• 29. Disinfectant effectiveness depends on many factors. • Concentration and quantity of disinfectant. It is important to choose the proper concentration and quantity of disinfectant that is best suited to each situation. • • Contact time and temperature. Sufficient time and appropriate temperature must be allowed for action of the disinfectant and may depend on the degree of contamination and organic matter load. • • Residual activity and effects on fabric and metal should be considered for specific situations. • • Application temperature, pH and interactions with other compounds must be considered. • • Toxicity to the environment and relative safety to people that may be exposed. •• Cost. An important factor • 5
  • 30. Microbial Characteristics and Microbial Control Figure 7.11
  • 31. PHENOLICS •Examples: Benzyl-4-chlorophenol, Amyl phenol, Phenyl phenol •Advantages and disadvantages: good general purpose disinfectants, not readily inactivated •by organic matter, active against wide range of organisms (including mycobacterium), but not sporicidal.
  • 32. Phenol as Disinfectant • Phenolic disinfectants are effective against bacteria (especially gram positive bacteria) and enveloped viruses. They are not effective against nonenvelopedd viruses and spores. These disinfectants maintain their activity in the presence of organic material.
  • 33. Phenol as Disinfectant • They are not effective against nonenvelopedd viruses and spores. These disinfectants maintain their activity in the presence of organic material. This class of compounds is used for decontamination of the hospital environment, including laboratory surfaces, and noncritical medical items
  • 34. Phenol as Disinfectant • Phenolics are not recommended for semi critical items because of the lack of validated efficacy data for many of the available formulations and because the residual disinfectant on porous materials may cause tissue irritation even when thoroughly rinsed.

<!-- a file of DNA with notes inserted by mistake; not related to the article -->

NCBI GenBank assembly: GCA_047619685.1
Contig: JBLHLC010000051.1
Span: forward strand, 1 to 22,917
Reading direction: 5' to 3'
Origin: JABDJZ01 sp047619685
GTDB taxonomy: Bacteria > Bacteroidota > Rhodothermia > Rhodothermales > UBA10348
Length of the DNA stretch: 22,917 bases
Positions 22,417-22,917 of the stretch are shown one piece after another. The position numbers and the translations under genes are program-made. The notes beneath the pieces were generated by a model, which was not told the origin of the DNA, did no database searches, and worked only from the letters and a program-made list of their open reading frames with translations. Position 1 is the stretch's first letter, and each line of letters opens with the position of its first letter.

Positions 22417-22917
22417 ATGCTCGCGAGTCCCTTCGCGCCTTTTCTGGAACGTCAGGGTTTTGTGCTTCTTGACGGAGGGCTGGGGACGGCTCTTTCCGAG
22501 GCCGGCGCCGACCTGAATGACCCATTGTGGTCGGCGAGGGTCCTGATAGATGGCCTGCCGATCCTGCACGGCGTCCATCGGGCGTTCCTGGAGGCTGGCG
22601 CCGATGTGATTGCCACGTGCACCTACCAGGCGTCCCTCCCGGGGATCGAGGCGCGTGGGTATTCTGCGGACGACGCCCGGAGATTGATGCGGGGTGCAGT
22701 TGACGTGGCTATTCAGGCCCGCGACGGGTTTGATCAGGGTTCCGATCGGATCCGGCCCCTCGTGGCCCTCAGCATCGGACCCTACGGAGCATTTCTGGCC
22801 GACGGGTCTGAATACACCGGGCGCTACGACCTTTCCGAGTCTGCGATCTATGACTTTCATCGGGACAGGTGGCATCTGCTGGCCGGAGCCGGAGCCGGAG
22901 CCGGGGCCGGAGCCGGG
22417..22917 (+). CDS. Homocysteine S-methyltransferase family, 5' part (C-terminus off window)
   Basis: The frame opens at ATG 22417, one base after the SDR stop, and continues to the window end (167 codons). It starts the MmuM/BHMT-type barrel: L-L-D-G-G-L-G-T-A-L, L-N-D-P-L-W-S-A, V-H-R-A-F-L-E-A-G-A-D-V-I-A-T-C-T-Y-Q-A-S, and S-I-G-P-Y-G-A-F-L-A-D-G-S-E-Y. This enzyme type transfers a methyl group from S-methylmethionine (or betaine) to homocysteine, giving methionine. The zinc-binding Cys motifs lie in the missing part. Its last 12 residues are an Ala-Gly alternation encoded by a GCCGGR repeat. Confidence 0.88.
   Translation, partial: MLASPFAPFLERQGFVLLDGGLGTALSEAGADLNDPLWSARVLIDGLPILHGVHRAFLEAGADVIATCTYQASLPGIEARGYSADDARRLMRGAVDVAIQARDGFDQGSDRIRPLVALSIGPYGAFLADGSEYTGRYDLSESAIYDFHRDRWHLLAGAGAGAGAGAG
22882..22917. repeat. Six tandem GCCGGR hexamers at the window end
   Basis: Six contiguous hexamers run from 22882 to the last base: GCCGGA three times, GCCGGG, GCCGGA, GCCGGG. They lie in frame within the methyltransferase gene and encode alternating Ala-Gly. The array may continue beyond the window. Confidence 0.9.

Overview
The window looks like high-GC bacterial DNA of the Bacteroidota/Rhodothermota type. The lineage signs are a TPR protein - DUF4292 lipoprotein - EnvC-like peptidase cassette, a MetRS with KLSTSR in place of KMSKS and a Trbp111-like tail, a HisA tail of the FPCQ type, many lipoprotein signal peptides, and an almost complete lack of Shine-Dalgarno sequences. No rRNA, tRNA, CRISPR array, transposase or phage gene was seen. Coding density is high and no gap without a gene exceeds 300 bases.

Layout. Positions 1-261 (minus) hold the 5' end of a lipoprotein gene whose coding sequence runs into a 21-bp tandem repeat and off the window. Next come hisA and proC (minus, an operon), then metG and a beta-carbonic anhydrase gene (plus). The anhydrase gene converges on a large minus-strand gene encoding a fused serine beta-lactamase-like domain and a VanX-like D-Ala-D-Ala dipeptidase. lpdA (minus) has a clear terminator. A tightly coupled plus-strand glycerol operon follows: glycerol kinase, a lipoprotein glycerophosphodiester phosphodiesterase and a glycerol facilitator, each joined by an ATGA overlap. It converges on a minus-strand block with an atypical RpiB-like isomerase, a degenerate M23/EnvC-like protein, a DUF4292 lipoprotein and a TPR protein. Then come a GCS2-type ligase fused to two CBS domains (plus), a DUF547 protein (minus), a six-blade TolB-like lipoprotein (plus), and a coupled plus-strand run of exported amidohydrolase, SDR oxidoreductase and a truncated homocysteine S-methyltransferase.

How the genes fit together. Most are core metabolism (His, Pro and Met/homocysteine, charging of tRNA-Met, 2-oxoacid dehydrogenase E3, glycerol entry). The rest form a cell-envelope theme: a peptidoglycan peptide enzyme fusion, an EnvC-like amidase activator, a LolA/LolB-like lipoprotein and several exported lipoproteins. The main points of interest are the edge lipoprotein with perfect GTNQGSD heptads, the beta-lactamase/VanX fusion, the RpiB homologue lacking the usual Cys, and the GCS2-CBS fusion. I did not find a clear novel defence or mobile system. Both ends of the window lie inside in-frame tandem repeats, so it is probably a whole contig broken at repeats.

• 35. Alcohols • “Alcohol" refers to two water-soluble chemicals: ethyl alcohol and isopropyl alcohol. These alcohols are rapidly bactericidal rather than bacteriostatic against vegetative forms of bacteria (Gram + and Gram -); they also are tuberculocidal, fungicidal, and virucidal against enveloped viruses. Alcohols are not effective against bacterial spores and have limited effectiveness against nonenveloped viruses
  • 36. Alcohols • Their cidal activity drops sharply when diluted below 50% concentration and the optimum bactericidal concentration is in the range of 60-90% solutions in water (volume/volume). The antimicrobial activity of alcohols can be attributed to their ability to denature proteins.
  • 37. Alcohols •Higher concentrations are less effective as the action of denaturing proteins is inhibited without the presence of water
  • 38. Alcohols • Alcohols are commonly used topical antiseptics. They are also used to disinfect the surface of medical equipment. Alcohols require time to work and they may not penetrate organic material.
  • 39. Alcohols • They also evaporate rapidly which makes extended exposure time difficult to achieve unless the items are immersed. Alcohol irritates tissues. They are generally too expensive for general use as a surface disinfectant